And loss and damage funding — a big W at COP27: “I think the key with loss and damage is that you need money to go to the private sector,” Kitchen said. “The danger is, if it just goes into the general pot, governments will use it to fund general expenditures or subsidies.” Globally, we’ve seen the energy crisis push governments to roll out subsidies, ultimately encouraging dependence on wasteful, hydrocarbon-based energy, he added.
Meanwhile: Debt forgiveness isn’t the answer, Kitchen believes. Instead, we’ll probably see more restructuring of unsustainable debt, as we’re already seeing in Sri Lanka, Zambia and Argentina — and is likely to happen in Pakistan, he noted. But it’s a more complicated process than it used to be, because creditors are far more diverse than just the small group of lenders led by the so-called London Club and Paris Club. “Now you have China and India as creditors, along with a lot of non-banks.” Private investors in EM debt are going to be much more reluctant to take haircuts on investments or to forgive debt than are most state actors and multilateral institutions.
General debt forgiveness that isn’t directed specifically to investment projects “seems to me as just a sort of pass,” Kitchen said. While it could be seen as a kind of reparation, it also hits on the same danger as loss and damage funding — that if these funds are broadly allocated to governments, what you’re really doing is temporarily removing constraints on general national budgets, rather than specifically investing in projects that could more effectively address climate-related issues. Kitchen noted that the Jubilee 2000 movement to write off the debt of the world’s poorest countries was a mixed blessing, where some worthwhile investments were made but a lot of the money was wasted.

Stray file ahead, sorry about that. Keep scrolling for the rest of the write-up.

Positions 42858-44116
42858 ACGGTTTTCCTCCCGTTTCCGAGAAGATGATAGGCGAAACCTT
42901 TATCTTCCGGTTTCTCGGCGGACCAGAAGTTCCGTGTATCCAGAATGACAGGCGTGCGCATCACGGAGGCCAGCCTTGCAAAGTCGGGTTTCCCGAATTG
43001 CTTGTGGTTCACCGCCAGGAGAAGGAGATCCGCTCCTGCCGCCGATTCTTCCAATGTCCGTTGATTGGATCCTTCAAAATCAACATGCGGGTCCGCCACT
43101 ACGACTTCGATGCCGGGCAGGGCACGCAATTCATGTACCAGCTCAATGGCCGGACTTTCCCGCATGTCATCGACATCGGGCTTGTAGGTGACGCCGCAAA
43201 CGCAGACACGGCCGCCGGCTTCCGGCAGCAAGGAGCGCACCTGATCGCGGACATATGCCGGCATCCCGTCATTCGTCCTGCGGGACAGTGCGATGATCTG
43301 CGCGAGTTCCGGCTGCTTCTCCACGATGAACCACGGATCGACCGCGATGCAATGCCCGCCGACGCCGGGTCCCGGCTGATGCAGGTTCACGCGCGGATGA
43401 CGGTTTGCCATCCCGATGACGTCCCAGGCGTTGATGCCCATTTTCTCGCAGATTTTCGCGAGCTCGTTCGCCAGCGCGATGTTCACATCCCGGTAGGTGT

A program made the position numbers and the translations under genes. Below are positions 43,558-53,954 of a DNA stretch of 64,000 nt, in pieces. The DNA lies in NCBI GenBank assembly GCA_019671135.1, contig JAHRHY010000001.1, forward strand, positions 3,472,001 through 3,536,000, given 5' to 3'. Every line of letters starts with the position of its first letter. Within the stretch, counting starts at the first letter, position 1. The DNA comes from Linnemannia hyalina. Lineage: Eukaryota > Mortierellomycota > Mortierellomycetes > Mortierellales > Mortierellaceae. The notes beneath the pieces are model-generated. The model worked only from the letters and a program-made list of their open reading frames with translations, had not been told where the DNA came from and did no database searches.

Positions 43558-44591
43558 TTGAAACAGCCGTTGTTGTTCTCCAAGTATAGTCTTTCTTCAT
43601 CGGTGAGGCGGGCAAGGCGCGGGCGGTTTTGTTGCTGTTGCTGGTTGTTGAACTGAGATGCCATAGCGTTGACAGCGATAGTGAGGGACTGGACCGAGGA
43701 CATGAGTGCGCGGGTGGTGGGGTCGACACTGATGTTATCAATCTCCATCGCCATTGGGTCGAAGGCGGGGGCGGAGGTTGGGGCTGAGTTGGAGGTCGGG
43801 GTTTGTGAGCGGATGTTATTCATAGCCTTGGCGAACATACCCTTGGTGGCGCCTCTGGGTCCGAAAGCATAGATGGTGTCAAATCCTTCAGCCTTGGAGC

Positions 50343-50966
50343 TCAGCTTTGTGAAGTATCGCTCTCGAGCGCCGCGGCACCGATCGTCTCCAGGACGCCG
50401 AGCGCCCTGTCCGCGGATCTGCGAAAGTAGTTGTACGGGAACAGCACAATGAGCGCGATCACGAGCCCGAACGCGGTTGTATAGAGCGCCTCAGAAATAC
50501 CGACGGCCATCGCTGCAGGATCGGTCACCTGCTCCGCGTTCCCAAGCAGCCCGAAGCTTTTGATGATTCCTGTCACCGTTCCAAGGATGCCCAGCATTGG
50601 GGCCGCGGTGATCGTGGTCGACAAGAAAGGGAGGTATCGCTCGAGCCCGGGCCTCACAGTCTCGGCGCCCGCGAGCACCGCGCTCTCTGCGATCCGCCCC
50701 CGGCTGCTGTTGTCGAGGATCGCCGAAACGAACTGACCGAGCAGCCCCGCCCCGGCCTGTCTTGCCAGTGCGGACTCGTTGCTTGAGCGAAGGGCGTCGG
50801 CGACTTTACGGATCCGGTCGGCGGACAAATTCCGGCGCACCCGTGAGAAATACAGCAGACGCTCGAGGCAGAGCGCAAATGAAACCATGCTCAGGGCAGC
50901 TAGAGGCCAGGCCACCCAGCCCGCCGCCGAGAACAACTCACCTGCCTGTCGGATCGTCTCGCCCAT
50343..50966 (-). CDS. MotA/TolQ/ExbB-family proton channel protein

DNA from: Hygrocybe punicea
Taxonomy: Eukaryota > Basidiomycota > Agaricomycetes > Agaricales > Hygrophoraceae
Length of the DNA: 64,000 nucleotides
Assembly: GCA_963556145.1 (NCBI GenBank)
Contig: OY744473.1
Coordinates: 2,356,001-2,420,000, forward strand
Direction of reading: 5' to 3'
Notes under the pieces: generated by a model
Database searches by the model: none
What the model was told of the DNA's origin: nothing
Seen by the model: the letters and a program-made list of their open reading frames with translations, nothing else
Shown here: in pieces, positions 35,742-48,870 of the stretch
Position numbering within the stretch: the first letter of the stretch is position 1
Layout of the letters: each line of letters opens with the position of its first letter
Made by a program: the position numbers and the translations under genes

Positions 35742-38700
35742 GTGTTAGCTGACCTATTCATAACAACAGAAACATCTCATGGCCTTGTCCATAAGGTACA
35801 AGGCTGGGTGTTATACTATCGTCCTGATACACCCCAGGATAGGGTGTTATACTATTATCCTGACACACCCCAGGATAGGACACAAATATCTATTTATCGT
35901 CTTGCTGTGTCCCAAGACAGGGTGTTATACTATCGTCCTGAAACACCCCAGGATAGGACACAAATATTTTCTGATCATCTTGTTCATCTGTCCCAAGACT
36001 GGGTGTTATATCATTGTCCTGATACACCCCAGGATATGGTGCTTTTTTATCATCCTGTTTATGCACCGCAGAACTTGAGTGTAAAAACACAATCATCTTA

2023 will likely bring some pain to EMs from continued high interest rates and inflation: Increased capital costs will likely have a major, long-term impact on the macro environment affecting EMs, Kitchen said. This will require some readjustment, because for nearly 15 years now, money has been so relatively cheap, he added. Inflation will also remain high for some time — spurred partly by insufficient investment in commodities, copper and oil and gas.
But 2023 could be a good year if you’re a buyer: Valuations across EM are very attractive right now if you’re a buyer, Kitchen said, though less so if you’re a seller.
And a push for supply-chain security could open up opportunities for EMs: Ultimately, businesses want supply security, so relying on a handful of factories concentrated in one geographic area for production is no longer enough. “It’s no longer a case of China being the workshop of the world and everyone enjoying low prices,” Kitchen noted. Continued reassessment of that value chain will open up opportunities for countries like Egypt, Morocco and Vietnam, he added. If Egypt could pitch its strategic advantages — like geographic proximity to Europe and markets in the Gulf, and its potential as a secure and stable site for manufacturing, there’s a definite advantage there, Kitchen said.
** We want to thank our friends at USAID, HSBC, Mashreq, Attijariwafa Bank, Etisalat by e&, Hassan Allam Utilities, and Infinity for making the event possible.